A fundamental change to a 'green' model for industry and the economy is urgently needed

Öko-Institut: Annual International Conference on Sustainable Industrial Policy for Europe begins today / An appeal to Brussels

The global economic crisis, the threat of climate change and dwindling natural resources are posing new challenges to European industrial policy. A paradigm shift to a 'green' economy is urgently needed. In fact, there is no alternative. One aspect of such a shift is the conversion of industrial policy into the motor of sustainable production and consumption. This is the assessment put forth today by the Öko-Institut, one of Europe's leading environmental research institutes, at its annual conference in Brussels. The theme of this year's international conference is Sustainable Industrial Policy for Europe.

With more than 150 participants and distinguished speakers from the worlds of politics, industry and academia, Öko-Institut scientists are discussing to what extent the objectives of climate and resource protection can be harmonised with a successful competitive position on world markets. Günter Verheugen, Vice-President of the European Commission and EU Commissioner for Enterprise and Industry, is giving the opening speech.

The crisis as opportunity for the environment
The Öko-Institut views the present economic and financial crisis as an opportunity for the environment. 'It is precisely in such critical times as these that a shift to economic principles that are also sound in environmental and climate terms is not only necessary but actually feasible’, says Christian Hochfeld, Member of the Executive Board of the Öko-Institut. 'Yet in Germany – as actually throughout Europe – we have not even begun to seize this opportunity to convert the economic crisis into a genuine change of course’, he continues. 'For example, we haven't even come up with a good alternative to the used-car scrap premium’, points out the Öko-Institut expert.

What must then be changed?
The view of scientists is that in the medium to long term, industrial policy must endeavour to transform every single industrial sector to CO2-free production and a cyclical use of resources. This is a much more far-reaching concept than the mere promotion of environmental technology. 

'Basically, what we need is a third industrial revolution. The state needs to recover its primacy over policy: our politicians must take seriously their obligation to establish sound and sustainable framework conditions. Without this, the free market is galloping into the void’, states Hochfeld. One negative example are the EU-level target agreements governing automobile CO2 emissions, which are so low as to provide neither effective climate protection nor sustainable, promising market positioning of German and other European automobile manufacturers.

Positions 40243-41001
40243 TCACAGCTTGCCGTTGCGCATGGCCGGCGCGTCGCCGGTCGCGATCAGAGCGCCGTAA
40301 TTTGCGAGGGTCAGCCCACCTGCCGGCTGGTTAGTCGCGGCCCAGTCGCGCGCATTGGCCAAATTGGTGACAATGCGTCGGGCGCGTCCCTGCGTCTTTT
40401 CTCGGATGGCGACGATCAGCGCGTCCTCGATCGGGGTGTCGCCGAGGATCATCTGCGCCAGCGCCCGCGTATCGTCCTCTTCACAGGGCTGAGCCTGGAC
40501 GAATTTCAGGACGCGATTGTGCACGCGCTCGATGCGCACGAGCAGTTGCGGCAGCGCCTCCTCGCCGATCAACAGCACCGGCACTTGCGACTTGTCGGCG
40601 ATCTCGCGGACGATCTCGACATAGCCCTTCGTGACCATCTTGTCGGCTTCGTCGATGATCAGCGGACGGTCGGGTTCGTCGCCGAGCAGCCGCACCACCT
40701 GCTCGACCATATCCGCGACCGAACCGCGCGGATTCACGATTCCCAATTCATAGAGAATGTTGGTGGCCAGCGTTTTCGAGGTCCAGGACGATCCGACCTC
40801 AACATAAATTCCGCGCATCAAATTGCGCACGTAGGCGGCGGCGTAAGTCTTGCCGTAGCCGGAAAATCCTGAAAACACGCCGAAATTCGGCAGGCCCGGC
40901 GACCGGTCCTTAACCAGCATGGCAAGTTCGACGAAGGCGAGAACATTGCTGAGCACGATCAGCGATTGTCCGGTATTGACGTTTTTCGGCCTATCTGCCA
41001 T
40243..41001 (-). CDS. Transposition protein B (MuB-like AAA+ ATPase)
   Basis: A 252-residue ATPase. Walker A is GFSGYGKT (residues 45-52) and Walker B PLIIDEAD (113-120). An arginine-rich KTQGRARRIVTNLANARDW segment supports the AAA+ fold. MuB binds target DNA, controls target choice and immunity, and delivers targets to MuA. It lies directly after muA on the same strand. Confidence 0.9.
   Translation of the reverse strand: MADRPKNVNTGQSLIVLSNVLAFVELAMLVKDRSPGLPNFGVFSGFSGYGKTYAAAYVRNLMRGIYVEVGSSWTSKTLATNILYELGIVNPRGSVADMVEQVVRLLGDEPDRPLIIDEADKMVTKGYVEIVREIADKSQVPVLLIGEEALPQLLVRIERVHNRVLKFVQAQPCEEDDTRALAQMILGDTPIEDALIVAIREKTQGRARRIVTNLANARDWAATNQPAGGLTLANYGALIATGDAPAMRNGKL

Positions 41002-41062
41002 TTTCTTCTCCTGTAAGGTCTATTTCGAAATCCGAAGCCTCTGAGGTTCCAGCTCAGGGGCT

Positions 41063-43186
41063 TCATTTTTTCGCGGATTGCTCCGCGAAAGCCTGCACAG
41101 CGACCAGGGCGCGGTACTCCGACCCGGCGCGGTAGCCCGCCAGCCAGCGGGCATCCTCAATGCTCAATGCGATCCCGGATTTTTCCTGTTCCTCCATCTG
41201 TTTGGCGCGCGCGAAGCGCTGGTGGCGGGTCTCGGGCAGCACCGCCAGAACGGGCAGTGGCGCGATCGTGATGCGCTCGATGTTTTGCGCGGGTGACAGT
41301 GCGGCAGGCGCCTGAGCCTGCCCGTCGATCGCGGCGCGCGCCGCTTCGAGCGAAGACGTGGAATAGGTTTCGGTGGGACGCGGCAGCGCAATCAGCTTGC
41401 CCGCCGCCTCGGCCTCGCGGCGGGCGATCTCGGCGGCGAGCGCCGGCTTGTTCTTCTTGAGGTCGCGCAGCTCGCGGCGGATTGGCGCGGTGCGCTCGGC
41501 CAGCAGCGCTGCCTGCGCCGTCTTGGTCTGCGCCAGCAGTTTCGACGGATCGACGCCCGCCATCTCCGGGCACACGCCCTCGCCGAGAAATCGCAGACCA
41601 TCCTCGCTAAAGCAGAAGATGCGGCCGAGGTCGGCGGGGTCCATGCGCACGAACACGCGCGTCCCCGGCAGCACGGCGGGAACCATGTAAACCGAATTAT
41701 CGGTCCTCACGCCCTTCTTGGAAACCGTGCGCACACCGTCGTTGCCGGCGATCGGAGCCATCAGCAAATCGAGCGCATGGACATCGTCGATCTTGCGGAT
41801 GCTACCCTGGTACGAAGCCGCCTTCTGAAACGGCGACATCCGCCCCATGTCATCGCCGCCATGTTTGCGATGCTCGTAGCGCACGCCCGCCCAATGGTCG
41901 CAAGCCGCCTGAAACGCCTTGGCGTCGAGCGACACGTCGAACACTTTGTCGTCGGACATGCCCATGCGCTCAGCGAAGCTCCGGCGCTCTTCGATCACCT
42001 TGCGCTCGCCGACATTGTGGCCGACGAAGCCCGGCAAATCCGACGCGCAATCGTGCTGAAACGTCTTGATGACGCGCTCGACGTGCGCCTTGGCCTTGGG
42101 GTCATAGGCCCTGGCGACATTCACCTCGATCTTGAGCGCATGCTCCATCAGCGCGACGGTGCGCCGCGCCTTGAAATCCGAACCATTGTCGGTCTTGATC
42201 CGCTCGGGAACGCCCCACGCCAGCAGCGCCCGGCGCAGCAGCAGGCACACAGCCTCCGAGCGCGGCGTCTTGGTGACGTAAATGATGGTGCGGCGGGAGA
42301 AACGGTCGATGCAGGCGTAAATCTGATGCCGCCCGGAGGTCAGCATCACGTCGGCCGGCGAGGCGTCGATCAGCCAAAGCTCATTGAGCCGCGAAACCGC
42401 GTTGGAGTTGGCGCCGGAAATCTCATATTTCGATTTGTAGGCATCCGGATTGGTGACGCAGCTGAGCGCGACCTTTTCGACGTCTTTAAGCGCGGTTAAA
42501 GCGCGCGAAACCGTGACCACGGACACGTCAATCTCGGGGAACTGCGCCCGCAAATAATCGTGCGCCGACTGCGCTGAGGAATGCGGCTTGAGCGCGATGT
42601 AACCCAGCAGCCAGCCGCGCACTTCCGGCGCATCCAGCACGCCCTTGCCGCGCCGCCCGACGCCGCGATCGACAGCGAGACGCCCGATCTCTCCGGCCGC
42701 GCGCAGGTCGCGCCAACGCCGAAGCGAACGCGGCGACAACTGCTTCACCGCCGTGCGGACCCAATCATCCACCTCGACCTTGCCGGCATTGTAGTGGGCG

Advantages: reduced costs and competitive edge
Some growing pains are inevitable. But scientists see a number of positive effects:

'An ambitious, sustainable industrial policy must be made to serve as a driving force for innovation, to give forerunner companies a competitive edge’, says the Öko-Institut expert. Other advantages of sustainable economic practice are savings through reduced energy consumption and less dependence on imports of dwindling raw materials.

The United Nations has also called for the necessary economic restructuring in the EU. As part of the initiative for a 'Global Green New Deal', UN organisations and the leadership of the European Environmental Programme are demanding that during the present crisis at least a third of all economic rescue packages be used for economic restructuring. But Brussels is nowhere near this as yet.

An appeal to Brussels
The Öko-Institut demands of Brussels a fundamental rethinking of its industrial and economic policy. This is urgently needed for the Lisbon Strategy revision that is planned for next year and the attendant search for new, functional industrial and political models and guiding principles. 'The Lisbon strategy has made hardly any progress toward promoting a CO2-free, resources conserving economic sector’, says Christian Hochfeld, putting the problem in a nutshell. 'Only a new industrial and political model that consistently prioritises ambitious goals and strategies for long-term de-carbonisation of our industrial sectors and the conservation of natural resources can make a fundamental industrial shift feasible. And only in this way can Europe's competitive position be secured in the long term.' 

Further information about Öko-Institut's Annual International Conference is to be found at: www.oeko.de/conference. As follow-up, Öko-Institut will also publish conference documents, presentations, reports, etc. on this site.

Additional reading about the position of the Öko-Institut on Sustainable Industrial Policy for Europe:

Annual Report 2008-2009

eco@work - October 2009


Christian Hochfeld
Member of the Executive Board
Öko-Institut e.V., Berlin Office
Tel. +49 (0) 30 405 085-385
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To arrange interviews

Christiane Rathmann
Öko-Institut Spokesperson,
Phone +49 (0) 761 452 95-22, Mobile +49 (0)160 5 33 33 55
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